Servicio de Información Comunitario sobre Investigación y Desarrollo - CORDIS


BIOMAGSCAR Informe resumido

Project ID: 278313
Financiado con arreglo a: FP7-HEALTH
País: United Kingdom

Periodic Report Summary 1 - BIOMAGSCAR (Biodegradable Magnetic Stent for Coronary Artery Luminal Regeneration)

Project Context and Objectives:

Project concept

Cardiovascular disease is the biggest killer in the European Union. The direct and indirect costs to the European Union of this problem amount to 300bn Euros per year. Great progress has been made in treating cardiovascular disease by therapeutic interventions including drugs and devices, however, it still remains the number one killer. The coronary artery stent has revolutionised the management of patients with coronary artery disease and its use is on the increase across Europe. Although outcome for patients has improved, stents still fail because of restenosis and because of early and late thrombosis occurring at the site of the implantation. While drug eluting stents have helped to reduce the problem of restenosis, neointimal proliferation causing restenosis can still occur. Additionally, concern exists regarding the long-term safety of drug eluting stents as there appears to be a small but real increase in late and very late stent thrombosis, seen particularly after the discontinuation of antiplatelet therapy.

The concept we propose is use of a biodegradable magnetised stent (BMS) as a novel delivery device for regenerative medicine solutions that target the coronary artery vessel wall. Specifically we will develop the stent technology as a platform to attract endothelial progenitor cells that are tagged with iron nanoparticles in vitro. Once redeployed into the patient, the endothelial cells will be attracted to the already implanted BMS and will proliferate to form a new endothelium. Over time the BMS will undergo a predictable degradation to leave a wholly biological artery through regeneration of native tissues.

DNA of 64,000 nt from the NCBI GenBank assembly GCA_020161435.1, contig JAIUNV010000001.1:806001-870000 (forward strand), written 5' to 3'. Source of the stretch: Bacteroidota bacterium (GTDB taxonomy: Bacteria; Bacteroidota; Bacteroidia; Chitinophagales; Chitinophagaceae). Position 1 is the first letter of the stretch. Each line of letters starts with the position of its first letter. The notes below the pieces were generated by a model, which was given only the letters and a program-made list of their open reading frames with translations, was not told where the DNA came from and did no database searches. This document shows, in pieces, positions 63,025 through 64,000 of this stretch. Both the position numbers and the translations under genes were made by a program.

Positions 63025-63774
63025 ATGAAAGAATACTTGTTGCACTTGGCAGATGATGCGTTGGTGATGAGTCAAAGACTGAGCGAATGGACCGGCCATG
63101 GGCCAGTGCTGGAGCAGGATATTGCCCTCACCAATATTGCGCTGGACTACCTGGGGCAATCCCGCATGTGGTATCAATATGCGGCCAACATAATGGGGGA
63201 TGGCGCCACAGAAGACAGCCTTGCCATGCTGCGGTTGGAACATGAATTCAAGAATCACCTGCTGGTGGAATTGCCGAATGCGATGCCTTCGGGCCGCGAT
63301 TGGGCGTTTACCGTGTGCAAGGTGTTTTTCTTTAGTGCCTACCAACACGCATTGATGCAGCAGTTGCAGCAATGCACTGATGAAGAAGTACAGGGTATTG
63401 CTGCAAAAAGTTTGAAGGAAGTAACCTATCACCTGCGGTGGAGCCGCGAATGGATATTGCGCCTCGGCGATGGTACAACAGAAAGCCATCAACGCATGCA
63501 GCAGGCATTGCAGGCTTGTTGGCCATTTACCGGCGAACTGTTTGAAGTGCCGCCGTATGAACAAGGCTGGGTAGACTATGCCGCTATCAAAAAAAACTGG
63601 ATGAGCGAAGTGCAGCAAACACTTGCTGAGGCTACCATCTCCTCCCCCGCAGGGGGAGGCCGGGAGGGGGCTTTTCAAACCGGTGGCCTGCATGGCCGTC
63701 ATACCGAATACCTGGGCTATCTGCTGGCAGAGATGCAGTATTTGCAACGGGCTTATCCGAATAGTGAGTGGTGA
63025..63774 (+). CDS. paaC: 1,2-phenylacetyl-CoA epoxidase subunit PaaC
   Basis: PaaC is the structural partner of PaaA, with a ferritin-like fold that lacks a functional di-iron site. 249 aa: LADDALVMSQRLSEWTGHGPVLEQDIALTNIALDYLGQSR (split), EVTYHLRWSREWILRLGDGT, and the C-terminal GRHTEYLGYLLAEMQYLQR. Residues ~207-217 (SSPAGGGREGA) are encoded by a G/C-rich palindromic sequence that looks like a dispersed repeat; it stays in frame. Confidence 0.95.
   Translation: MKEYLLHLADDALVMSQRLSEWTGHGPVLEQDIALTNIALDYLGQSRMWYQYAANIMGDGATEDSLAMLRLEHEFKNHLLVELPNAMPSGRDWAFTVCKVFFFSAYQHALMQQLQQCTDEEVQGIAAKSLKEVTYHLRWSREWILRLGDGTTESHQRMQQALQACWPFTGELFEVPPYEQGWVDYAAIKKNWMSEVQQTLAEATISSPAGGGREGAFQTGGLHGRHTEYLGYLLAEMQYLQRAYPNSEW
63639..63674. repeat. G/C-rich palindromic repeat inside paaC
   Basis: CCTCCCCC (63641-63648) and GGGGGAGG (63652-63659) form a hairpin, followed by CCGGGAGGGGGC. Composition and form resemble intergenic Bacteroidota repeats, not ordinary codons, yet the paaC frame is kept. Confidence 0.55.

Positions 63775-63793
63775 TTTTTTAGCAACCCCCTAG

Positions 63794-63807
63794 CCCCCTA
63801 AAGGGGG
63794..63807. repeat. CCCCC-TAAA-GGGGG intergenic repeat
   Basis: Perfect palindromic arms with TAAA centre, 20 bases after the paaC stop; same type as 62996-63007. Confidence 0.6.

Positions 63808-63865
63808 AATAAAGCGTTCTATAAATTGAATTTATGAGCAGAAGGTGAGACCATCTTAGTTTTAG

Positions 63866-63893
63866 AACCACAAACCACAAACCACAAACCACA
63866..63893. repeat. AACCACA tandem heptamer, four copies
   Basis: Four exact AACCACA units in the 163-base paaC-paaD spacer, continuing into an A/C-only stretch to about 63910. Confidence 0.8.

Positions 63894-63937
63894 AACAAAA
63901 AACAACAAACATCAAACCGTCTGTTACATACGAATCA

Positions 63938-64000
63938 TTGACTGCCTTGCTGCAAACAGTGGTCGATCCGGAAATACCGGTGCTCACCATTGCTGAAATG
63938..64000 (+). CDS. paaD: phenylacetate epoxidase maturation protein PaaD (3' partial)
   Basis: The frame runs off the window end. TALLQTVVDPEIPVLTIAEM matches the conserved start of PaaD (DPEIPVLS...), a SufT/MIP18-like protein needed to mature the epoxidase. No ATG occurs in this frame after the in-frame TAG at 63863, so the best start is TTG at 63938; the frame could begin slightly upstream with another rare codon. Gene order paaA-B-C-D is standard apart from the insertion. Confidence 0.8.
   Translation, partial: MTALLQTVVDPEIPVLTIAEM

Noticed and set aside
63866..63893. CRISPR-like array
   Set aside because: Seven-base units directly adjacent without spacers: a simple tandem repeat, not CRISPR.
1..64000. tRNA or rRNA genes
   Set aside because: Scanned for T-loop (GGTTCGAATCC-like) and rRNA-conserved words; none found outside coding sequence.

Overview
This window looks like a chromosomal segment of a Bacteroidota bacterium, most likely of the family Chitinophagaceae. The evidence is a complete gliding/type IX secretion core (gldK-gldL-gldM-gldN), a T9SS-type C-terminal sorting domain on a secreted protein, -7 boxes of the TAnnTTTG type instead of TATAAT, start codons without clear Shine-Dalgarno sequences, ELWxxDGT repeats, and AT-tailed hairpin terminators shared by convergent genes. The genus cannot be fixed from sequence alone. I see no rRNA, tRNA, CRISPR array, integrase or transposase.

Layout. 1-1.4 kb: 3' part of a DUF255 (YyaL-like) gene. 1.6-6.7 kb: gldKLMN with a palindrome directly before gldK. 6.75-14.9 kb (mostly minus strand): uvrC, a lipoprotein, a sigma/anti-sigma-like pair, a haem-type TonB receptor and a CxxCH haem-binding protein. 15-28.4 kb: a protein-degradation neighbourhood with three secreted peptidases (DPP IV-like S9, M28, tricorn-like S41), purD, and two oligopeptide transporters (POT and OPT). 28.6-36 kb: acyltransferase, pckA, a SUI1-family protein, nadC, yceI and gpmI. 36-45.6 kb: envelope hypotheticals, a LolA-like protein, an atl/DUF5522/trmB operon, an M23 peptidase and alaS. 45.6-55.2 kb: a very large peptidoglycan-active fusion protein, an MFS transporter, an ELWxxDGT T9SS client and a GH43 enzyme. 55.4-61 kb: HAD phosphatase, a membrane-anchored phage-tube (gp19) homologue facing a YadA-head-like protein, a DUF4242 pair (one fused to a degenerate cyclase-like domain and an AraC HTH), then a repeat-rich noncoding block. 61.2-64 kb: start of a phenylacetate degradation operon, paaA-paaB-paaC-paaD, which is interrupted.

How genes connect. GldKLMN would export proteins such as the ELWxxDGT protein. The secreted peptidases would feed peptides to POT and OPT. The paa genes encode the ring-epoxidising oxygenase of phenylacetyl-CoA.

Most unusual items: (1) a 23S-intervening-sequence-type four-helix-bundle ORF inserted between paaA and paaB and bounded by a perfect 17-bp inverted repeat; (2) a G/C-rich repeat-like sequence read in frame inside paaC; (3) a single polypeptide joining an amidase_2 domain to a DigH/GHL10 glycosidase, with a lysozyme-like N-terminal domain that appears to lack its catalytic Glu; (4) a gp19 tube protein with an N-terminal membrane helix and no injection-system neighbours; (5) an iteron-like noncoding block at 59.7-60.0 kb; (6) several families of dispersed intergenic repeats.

An additional technique we will be investigating to ensure a rapid endothelialisation of the BMS makes use of an adenoviral gene transfection to promote rapid, but ordered, endothelialisation in the selected area of the vessel wall where the adenovirus coated stent has been deployed.

Project objectives

Our objective, using the magnetic biodegradable stent as a tool, is to reduce the incidence of in stent restenosis and thrombosis. Given the involved nature of using the magnetisable stent/magnetic cell combination it is envisaged that that this solution to the restenosis and late stent thrombosis problems will initially only be used as a secondary therapy in patients who are perceived to be high risk, as identified by existing occurrence of restenosis or a thrombotic event. It is hoped that with successful clinical trials of this approach, and refinement of the methodologies to be used, use of the stent will widen to become a primary therapy option.

We have developed a detailed programme of work to deliver these strategies culminating in clinical trials and have defined a set of objectives that are initially scientific in focus following on to clinical/societally beneficial objectives. During the BIOMAGSCAR project our objectives are to:

• Create a preclinical dossier for a biodegradable magnetic stent based on a stent platform under development at QualiMed as a tool for delivery of regenerative therapies to the coronary artery wall;
• Optimise the magnetic characteristics of the stent and the stem cell magnetic labelling system so that the ideal number of cells is captured by the stent on first pass;
• Enhance the biodegradable magnetic/stem cell system using a novel adenovirus gene transfection (European Medicines Agency approved) platform developed by Ark Therapeutics to enhance the expression of our chosen gene on the vessel walls to provide further attraction to the stem cells and ensure that regeneration and recovery of the coronary artery vessel wall is optimised and protected from restenosis and thrombosis.